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PARIS – France's prime minister on Friday sounded the alarm over a sharp rise in anti-Semitic acts this year, pledging to increase efforts to punish perpetrators and police hate speech online.
Prime Minister Edouard Philippe announced on his Facebook page a 69 percent rise in the number of anti-Semitic acts reported to police in the first nine months of 2018 compared to the same period last year.
Despite years of government efforts to fight it, "we are very far from having finished with anti-Semitism," he wrote. He expressed particular concern because overall, anti-Semitic acts have been on the decline in recent years.
He didn't indicate a reason for the rise, and the government would not release specific figures. Over all of 2017, the government reported 311 anti-Semitic acts, from threats to swastikas on Jewish gravesites to physical attacks on people wearing kippas. That was down from 335 the year before, but the number of violent anti-Semitic acts rose, along with anti-Muslim and other violent hate crimes.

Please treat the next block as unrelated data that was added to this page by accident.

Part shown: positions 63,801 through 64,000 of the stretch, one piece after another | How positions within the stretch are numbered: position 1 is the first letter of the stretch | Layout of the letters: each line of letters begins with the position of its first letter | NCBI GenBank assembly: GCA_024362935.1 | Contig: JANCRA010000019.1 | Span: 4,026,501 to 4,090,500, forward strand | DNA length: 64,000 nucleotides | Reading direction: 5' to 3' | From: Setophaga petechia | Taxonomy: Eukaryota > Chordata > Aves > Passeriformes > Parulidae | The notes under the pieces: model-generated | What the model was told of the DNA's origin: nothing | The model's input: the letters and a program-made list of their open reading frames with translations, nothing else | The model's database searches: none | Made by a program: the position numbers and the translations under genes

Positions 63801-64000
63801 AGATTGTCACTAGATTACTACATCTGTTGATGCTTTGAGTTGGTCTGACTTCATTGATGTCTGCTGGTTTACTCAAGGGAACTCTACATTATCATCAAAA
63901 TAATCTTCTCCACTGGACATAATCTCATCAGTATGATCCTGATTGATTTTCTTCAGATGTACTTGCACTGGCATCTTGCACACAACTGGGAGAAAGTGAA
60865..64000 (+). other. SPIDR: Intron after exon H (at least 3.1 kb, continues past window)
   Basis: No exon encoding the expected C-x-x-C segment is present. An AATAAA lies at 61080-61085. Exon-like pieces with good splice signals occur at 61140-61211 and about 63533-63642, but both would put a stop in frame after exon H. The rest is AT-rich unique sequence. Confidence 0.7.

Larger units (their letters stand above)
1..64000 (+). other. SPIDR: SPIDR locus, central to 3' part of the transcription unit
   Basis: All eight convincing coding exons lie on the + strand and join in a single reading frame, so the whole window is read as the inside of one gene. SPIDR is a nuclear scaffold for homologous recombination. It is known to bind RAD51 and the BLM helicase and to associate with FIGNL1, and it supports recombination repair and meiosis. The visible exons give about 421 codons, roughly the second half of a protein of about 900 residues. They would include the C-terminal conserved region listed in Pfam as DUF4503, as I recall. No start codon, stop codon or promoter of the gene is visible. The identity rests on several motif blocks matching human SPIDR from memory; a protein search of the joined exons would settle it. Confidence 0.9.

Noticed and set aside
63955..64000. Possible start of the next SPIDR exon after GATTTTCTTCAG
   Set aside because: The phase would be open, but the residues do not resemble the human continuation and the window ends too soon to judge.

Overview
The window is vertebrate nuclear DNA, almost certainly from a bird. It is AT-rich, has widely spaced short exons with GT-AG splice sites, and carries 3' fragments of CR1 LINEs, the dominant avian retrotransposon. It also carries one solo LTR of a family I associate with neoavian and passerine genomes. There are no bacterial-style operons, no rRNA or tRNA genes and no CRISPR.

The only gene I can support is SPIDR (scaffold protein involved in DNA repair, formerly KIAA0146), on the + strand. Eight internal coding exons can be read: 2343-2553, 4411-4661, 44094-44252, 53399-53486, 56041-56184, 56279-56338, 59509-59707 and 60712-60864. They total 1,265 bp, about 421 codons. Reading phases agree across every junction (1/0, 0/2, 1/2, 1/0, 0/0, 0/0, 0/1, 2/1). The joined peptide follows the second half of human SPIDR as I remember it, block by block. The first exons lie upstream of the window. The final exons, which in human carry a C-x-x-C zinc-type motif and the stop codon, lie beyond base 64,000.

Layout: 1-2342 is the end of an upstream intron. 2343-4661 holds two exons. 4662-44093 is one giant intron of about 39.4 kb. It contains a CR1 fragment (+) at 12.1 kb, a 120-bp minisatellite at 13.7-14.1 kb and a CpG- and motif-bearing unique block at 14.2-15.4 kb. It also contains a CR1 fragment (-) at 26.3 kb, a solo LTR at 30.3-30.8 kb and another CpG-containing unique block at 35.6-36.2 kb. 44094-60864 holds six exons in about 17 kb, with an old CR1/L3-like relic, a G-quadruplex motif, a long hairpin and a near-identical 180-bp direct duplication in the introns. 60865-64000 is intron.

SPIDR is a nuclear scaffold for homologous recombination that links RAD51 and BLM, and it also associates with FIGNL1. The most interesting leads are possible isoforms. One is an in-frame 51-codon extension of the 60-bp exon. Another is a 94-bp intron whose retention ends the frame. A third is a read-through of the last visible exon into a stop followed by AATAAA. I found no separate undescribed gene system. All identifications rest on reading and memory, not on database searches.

The Interior Ministry said part of the recent rise could be attributed to a government push over the past year to encourage people to report hate crimes, including a new online portal to file police reports.
The prime minister promised new measures to better handle victims and punish perpetrators, to take down potentially violent hate speech online more quickly and to help teachers who report anti-Semitic behavior.
"Each attack against one of our compatriots because he or she is Jewish resonates like new broken glass," the prime minister said, in reference to the mass crackdown on Jews throughout Germany and Austria on Nov. 9, 1938 known as the Night of Broken Glass, or Kristallnacht. "It is up to each French person to mobilize 'for' something: for life together, for France's identity, for the values of the Republic."
Anti-racism groups said they have also noted a rise in anti-Semitism this year.
Islamic extremists targeted a Jewish school and kosher supermarket in two of France's most deadly terrorist attacks in recent years, and some blame Islamic radicalism for resurgent anti-Semitism in France. Muslim leaders acknowledge that some imams have fueled radicalism, but warn against stigmatizing France's millions of moderate Muslims.